Monday, January 11, 2010

And we just set ourselves back 75 years...

Apparently over the weekend, several water lines around downtown Jackson froze and then burst, forcing the city to cut off water to the Capitol.

In true Mississippi style, state government has chosen to "hitch up its britches" one more time and bring sewer service to the Capitol via a port-a-john building in the front driveway. This has been the biggest news story of the day with local news stations. I'm sure Leno will get hold of this and show how far indeed we've come.

Wednesday, January 6, 2010

Incentives for Tunica Plant Ok'd

Yesterday, the Mississippi Legislature approved incentives for the Wilh. Schulz GMBH-planned pipe facility in the Delta. The plant will employ 500 full-time workers (average salary will be just over $30K) within five years of its opening. The company will make a private investment of $300 million and the state approved incentives of $35.1 million.

Of the $35.1 million, $15 million is a loan to Tunica County, who will build the building. The building will then be leased to the Shulz Company, and those lease payments will cover the debt service back to the state. Another $20 million of state money will be a bond in case the company defaults on their loan (the company is borrowing $40 million for equipment from banks), so the $20 million will likely not come into play. Another $100,000 will cover the issuance of those bonds.

While I'm excited when any area of the state gets new jobs, typically, when it comes to recruitment-based economic development, I grimace when we get the final tally on how much the state is having to put up. I'm a big believer in a balanced economic development strategy, where we place a major focus on entrepreneurship, and then complement that with recruitment, tourism and retention. Because in many cases, the recruitment game in economic development, over time, has evolved into a contest to see which state will put up the most incentives. While there are other factors that site selectors also weigh (infrastructure, school system, labor force), states bank on being able to provide major incentives to lure employers to the state.

However, I don't believe that was the case in this project. You have an area in the Delta that is starved for jobs. The $15 million in guaranteed incentives come in the form of a loan that will be paid back to the state. There are also solid clawbacks (provisions that give the state the ability to recoup those incentives if the company doesn't hold up their end of the deal) in HB 338. If the company fails to meet the employment benchmarks (500 within 5 years), the state (via the Mississippi Development Authority) can recoup any portion of that $15 million. This protects the state and helps ensure we don't experience another beef plant debacle.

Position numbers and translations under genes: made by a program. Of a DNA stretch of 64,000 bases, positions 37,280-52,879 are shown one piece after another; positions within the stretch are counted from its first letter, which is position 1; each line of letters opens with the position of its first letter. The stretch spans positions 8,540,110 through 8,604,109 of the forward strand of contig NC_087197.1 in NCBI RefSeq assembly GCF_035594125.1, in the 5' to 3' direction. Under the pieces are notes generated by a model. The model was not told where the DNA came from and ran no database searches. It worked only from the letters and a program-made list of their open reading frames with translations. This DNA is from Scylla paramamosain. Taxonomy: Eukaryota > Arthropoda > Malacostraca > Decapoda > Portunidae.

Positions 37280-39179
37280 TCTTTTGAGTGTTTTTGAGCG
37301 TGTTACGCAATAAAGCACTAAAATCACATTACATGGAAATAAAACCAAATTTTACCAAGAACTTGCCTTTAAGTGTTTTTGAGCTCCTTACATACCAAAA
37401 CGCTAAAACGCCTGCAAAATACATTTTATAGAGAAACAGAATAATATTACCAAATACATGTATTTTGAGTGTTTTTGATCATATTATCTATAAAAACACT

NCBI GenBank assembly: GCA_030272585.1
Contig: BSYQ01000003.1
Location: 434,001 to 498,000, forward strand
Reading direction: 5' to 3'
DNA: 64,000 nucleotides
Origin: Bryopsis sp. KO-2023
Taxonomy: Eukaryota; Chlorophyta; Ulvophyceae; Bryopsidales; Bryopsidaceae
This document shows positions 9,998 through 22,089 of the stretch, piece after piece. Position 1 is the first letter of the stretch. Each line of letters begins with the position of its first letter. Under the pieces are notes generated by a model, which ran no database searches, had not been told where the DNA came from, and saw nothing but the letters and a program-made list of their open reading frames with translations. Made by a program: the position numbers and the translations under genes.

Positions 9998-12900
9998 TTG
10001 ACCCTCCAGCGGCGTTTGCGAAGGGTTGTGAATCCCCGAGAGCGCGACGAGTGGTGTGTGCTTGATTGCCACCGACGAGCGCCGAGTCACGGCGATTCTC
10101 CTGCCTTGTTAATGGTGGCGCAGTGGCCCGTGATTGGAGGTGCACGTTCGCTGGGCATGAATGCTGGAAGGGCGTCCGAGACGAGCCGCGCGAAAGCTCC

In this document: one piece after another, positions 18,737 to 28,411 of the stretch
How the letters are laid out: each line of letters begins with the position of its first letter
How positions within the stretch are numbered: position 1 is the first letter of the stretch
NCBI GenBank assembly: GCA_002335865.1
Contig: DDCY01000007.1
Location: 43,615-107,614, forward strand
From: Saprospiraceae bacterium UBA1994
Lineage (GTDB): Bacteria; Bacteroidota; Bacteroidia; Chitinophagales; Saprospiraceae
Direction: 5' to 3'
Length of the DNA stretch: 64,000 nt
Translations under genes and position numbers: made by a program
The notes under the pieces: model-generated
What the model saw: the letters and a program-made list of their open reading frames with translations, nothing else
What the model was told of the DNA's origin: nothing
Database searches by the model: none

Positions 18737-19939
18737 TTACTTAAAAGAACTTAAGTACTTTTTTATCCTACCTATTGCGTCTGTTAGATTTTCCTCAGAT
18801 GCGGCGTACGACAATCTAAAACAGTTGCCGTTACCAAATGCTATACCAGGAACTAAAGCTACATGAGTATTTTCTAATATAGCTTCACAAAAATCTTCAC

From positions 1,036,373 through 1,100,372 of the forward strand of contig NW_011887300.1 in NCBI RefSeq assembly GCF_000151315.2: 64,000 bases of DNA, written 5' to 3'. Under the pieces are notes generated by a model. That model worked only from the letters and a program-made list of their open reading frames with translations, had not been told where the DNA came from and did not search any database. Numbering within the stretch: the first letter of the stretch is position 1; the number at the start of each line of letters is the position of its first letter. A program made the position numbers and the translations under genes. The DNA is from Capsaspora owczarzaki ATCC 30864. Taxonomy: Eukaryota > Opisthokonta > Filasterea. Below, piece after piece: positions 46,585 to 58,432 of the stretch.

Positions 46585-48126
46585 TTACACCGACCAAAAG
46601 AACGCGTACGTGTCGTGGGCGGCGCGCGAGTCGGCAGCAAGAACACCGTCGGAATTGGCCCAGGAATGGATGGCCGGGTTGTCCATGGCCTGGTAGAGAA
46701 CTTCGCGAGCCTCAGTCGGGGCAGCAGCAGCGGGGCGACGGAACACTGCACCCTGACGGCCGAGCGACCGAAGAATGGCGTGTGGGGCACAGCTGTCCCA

Anyway, HB 338 easily passed the House and then the Senate, all in one day. Questions on the House floor centered on if there were clawbacks (there were), if local residents would be trained (they would be), if local residents would get first dibs on jobs/contracts over people living in neighboring Arkansas and Tennessee (no way to guarantee it, but it's probable) and if the project would follow bid guidelines (they would follow an expedited bid process, which is typical of economic development projects, because it allows construction to begin quicker).

Tuesday, January 5, 2010

2010 Session Underway

At noon, we officially gaveled in the start of the 2010 Legislative Session for the Mississippi Legislature. We welcomed in newly-elected Rep. Scott Delano (R-Biloxi) to the Mississippi Legislature, who replaced Rep. Michael Janus in a special election this past summer. Visiting the Capitol also was Mr. James Meredith, the first African American to attend Ole Miss.

When everyone asks what the big issue for the Mississippi Legislature will be this year, it's a very easy response- the budget. This seems like a very cliche answer, and I can tell folks from the local media may get frustrated with us, because when asked on the issue of the day, it's always the same: the budget. But indeed, how we pay for the state's needs when the money just isn't there this year remains a huge unknown. We can't appropriate more money than we have revenue to cover. And everyone and every agency understands that, until it's their agency or program that's going under the knife.

The budget problem will be one that in many cases, is solved behind closed doors. About 10 people in the Mississippi Legislature (actually it's probably less than that) control the final budget proposals, and once you get those 10 to agree, then the rest of us have an opportunity to vote a proposal up or down. While any legislator can be as influential as he chooses to work for in terms of general policy and legislation, "fighting for funding" for a program or agency important to your district doesn't involve great speeches or progressive legislation- it really comes down to constantly being in the ear of the Chairman, and hoping, at the end of the day, there's enough revenue to go around.

And so we're off and moving now. I know I say it every year (and by every year I mean this is the third year I've said it), but here's hoping we finish everything in three months and avoid special sessions.